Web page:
As a young boy, the “toy” Jordon Gilmore most wanted was a microscope or a chemistry set. His love of all things science continued with him through middle and high school in the Charlotte, North Carolina area. Gilmore, now a first year PhD graduate student, hopes one day to be called “Doctor” through IBIOE’s Call Me Doctor® fellowship program.
Gilmore took a drafting class in high school that sparked his love of engineering. After attending a summer engineering camp at North Carolina State University, he knew engineering was for him. Gilmore was recruited by several schools to play football, but chose The Citadel because of their strong engineering program. Gilmore started as a civil engineering major, but switched to electrical engineering when he realized he loved the idea of using computers to interface with the outside world.
IBIOE Hosts Call Me Doctor® Summer Workshops
IBIOE sponsored four Call Me Doctor® (CMD®) workshops, in conjunction with the Programs for Educational Enrichment and Retention (PEER) Office. Workshops were held on Mondays July 11, July 18, July 25 and August 1 in Clemson University’s Riggs Hall. The goal of the IBIOE Call Me Doctor® conference workshops was to provide an introduction to research and the research process, graduate student career path possibilities, and the role of research in a university setting to incoming Clemson University minority students majoring in computer science, engineering, the life sciences, the physical sciences or mathematics.
The workshops encouraged minority undergraduate to not feel rushed and hurried into choosing their field of study. Presenters let these students know that there are many avenues of research i.e., electrical engineering, computer engineering, mechanical engineering, bioengineering, biomedical, and so forth. Presenters encouraged undergraduate minority students to ask questions, get involved, and not only pursue undergraduate degrees in these fields, but also go on to further their studies in graduate level work.
IBIOE Researchers Present Mammary Gland Research at Gordon Research Conference
Gordon Research Conference
IBIOE researchers, Dr. Brian Booth and Dr. Jang Park, were invited to present their poster, Differential Gene Expression in Label-Retaining Epithelial Cells in the Developing Mouse Mammary Gland, at the Gordon Research Conference on Mammary Gland Biology at Salve Regina University in Providence, Rhode Island from June 12-17, 2011.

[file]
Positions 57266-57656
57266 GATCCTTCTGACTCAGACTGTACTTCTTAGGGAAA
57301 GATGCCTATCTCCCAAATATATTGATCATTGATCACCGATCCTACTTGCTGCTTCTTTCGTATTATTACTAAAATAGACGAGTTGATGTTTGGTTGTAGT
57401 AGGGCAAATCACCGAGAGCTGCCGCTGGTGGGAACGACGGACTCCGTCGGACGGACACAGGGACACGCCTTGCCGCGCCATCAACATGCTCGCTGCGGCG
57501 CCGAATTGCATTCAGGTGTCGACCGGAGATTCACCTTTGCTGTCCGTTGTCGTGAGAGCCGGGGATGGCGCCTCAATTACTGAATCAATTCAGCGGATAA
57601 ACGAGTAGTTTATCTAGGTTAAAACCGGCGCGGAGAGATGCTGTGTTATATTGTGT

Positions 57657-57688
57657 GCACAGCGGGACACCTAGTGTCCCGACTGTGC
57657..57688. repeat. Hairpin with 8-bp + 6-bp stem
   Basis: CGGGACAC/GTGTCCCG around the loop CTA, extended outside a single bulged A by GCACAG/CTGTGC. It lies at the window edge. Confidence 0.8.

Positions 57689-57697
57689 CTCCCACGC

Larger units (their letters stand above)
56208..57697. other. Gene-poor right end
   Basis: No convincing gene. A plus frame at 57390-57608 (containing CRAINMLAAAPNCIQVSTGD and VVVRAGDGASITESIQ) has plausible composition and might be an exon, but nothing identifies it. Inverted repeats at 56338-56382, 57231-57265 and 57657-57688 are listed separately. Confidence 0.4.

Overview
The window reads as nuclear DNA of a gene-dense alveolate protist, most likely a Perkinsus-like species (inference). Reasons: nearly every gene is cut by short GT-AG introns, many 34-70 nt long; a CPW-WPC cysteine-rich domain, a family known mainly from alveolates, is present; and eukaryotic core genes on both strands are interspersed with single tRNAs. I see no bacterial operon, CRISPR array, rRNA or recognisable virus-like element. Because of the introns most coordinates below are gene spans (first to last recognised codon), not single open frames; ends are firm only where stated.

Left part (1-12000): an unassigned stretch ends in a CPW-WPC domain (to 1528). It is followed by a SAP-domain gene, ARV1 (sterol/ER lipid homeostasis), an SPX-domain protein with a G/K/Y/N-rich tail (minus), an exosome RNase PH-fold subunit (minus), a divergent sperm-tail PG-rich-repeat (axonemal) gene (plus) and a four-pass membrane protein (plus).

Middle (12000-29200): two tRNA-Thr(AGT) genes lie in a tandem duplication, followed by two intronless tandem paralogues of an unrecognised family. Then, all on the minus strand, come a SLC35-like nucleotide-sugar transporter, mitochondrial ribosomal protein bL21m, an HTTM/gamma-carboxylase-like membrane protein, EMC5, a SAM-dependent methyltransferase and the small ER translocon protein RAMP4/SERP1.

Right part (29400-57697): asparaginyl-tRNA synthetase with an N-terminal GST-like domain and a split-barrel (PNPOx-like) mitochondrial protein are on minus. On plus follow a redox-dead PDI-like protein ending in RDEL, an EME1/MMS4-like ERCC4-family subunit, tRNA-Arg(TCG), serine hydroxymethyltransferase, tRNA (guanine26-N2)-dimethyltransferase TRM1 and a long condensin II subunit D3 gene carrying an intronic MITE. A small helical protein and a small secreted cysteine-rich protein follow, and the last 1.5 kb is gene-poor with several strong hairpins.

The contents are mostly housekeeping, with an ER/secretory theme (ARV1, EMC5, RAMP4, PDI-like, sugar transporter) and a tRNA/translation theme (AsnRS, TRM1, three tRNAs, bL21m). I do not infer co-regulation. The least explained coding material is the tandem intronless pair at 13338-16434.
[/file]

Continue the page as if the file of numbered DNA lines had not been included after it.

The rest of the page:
“It was an honor to be invited to present our research at this year’s Gordon Research Conference,” says Booth. “It was an unique opportunity to be part of the conference because the number of participants was purposely limited to less than 200 to allow increased opportunity for dialogue. Many people spoke with us in great detail about our mouse mammary gland cell research at IBIOE.”
The Gordon Research Conferences were initiated by Dr. Neil E. Gordon, of the Johns Hopkins University, who recognized in the late 1920s the difficulty in establishing good, direct communication between scientists, whether working in the same subject area or in interdisciplinary research.
IBIOE Welcomes New Research Associates to the Team
IBIOE is proud to announce the addition of Nic Hanks as Research Associate and Mr. Scheen Thurmond as Research Associate/Laboratories Manager.
Hanks is engaged in management and improvements of IBIOE electromechanical equipment and works with faculty members, students, and staff to further related projects. Hanks also works closely with the IBIOE Laboratories Manager to provide technical oversight of Institute infrastructure. Hanks recently received his Bachelor of Science degree in Electrical & Computer Engineering from Clemson University with an area of expertise in electronics and robotics.